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Review

June 20, 2018

Both Sides of The Dead

The Grateful Dead at The Warfield, San Francisco, October 1, 1980
WIKIMEDIA COMMONS, Chris Stone

THE GRATEFUL DEAD, AS THE BAND themselves acknowledged in the recent Long Strange Trip documentary, valued their live performances more than their studio work. Indeed, for many listeners, they were more of an experience than a recording act. To their credit, however, they did try to achieve something on their second LP that wasn’t possible in live performance, or even on a live album. For 1968’s Anthem of the Sun, they combined several live and studio performances — not just presenting some concert tracks and some studio tracks, but blending parts of multiple live and studio recordings together in each of the five songs.

As if this isn’t complicated enough, there are two different mixes of the album. The original 1968 version — often referred to as the “psychedelic” mix — was supplanted by a new, somewhat more conventional one done in 1971 by bassist Phil Lesh. For many years, the psychedelic mix was the rarer, more expensive one to acquire in the US, though this changed in the CD era. UK pressings of the LP continued to use the original mix, and CD reissues also used the psychedelic mix — but recent digital and HD releases used the 1971 mix. It’s been annoyingly hard for collectors to keep what’s where straight.

It makes sense, then, that Rhino’s two-CD fiftieth anniversary deluxe version of Anthem of the Sun presents, finally, both mixes in one package. To tempt those who already have both, there’s also a previously unreleased October 22, 1967 live show from Winterland in San Francisco. This is the first known recording of the Dead with Mickey Hart, who’d joined as their second percussionist just the previous month.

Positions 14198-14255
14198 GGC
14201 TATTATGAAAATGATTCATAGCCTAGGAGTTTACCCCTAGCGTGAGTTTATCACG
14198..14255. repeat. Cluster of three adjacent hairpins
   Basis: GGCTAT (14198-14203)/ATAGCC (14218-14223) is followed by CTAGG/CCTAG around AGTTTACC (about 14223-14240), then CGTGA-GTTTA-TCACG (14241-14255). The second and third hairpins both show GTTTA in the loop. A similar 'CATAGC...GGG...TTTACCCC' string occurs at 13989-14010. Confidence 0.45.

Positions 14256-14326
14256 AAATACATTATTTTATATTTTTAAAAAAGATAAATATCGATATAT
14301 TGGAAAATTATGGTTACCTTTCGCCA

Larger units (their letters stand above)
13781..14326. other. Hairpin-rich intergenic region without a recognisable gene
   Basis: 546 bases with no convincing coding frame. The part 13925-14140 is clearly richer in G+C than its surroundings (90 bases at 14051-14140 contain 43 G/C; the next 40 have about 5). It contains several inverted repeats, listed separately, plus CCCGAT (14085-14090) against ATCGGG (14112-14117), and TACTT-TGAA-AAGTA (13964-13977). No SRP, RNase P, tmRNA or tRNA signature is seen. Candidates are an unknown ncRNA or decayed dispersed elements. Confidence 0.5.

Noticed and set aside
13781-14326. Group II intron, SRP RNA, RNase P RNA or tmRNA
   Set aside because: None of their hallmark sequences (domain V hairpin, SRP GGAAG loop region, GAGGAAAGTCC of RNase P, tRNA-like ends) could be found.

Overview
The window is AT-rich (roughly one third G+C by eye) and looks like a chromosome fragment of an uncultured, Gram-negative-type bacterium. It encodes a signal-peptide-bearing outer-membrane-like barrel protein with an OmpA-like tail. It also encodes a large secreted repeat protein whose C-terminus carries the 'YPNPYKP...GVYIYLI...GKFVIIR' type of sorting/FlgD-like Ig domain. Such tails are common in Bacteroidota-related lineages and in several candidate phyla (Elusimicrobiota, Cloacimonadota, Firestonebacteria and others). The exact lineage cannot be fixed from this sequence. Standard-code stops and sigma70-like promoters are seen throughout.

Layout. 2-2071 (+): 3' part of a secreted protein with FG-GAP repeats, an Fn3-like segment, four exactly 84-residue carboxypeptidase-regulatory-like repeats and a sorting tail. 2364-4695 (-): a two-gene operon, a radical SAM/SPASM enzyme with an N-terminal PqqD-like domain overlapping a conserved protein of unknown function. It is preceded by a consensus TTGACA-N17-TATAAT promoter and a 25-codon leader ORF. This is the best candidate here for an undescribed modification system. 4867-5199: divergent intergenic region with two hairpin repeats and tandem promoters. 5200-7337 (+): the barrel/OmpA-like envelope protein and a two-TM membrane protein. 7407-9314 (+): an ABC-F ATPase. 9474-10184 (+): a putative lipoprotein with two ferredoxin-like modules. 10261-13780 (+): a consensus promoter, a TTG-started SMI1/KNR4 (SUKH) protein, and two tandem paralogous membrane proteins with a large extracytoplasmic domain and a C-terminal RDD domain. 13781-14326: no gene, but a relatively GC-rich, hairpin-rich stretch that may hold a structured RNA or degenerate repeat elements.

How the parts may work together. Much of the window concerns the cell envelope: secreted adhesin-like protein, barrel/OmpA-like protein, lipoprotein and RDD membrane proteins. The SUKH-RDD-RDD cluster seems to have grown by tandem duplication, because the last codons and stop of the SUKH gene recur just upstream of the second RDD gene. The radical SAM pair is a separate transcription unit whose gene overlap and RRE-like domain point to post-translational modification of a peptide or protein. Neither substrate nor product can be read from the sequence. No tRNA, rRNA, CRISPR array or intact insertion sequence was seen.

Some Deadhead literature plays up the difference between the two mixes as if they’re almost two entirely different albums, a la how some Velvet Underground fanatics hear two almost entirely different albums in the different mixes (“closet” and conventional) of their self-titled 1969 LP. In truth, however, it’s not going to strike many listeners as enormously different, particularly those that aren’t audiophiles or keeping scorecards on the minutiae of each track.

Anthem of the SunIt’s likely that more Dead fans will prefer the “psychedelic” mix, if only because it more explicitly mirrors the actual psychedelic experience. Not only aren’t there many songs—there are only five tracks, all but one between seven and twelve minutes long — but these cuts aren’t normal “songs” at all, in the usual sense of the word. They’re more like fragments that slide in and out of jams and experimental, sometimes chaotic passages that verge on the atonal. This was done long before surround sound, but there’s a sense of the elements of the tracks swirling around each other, much like elements of the mind might during altered states, or at least during drifts in and out of consciousness.

That’s admirably adventurous, but also missing memorable tunes. Parts of these songs (especially “Alligator”) draw on the frequent blues-rock base of their earliest work; parts of some, like “That’s It for the Other One,” hint at the spacier folk-rock of their next albums; and the sole short track, “Born Cross-Eyed,” is nonetheless almost defiantly weird in its nonstop shifts of tempo and melody, decorated by bursts of trumpet and odd keyboards. The Dead got into more straightforward, accessible songs on some (but by no means all) of 1969’s Aoxomoxoa, and much more so by 1970’s Workingman’s Dead and American Beauty. But that wasn’t high on their priority list for Anthem of the Sun.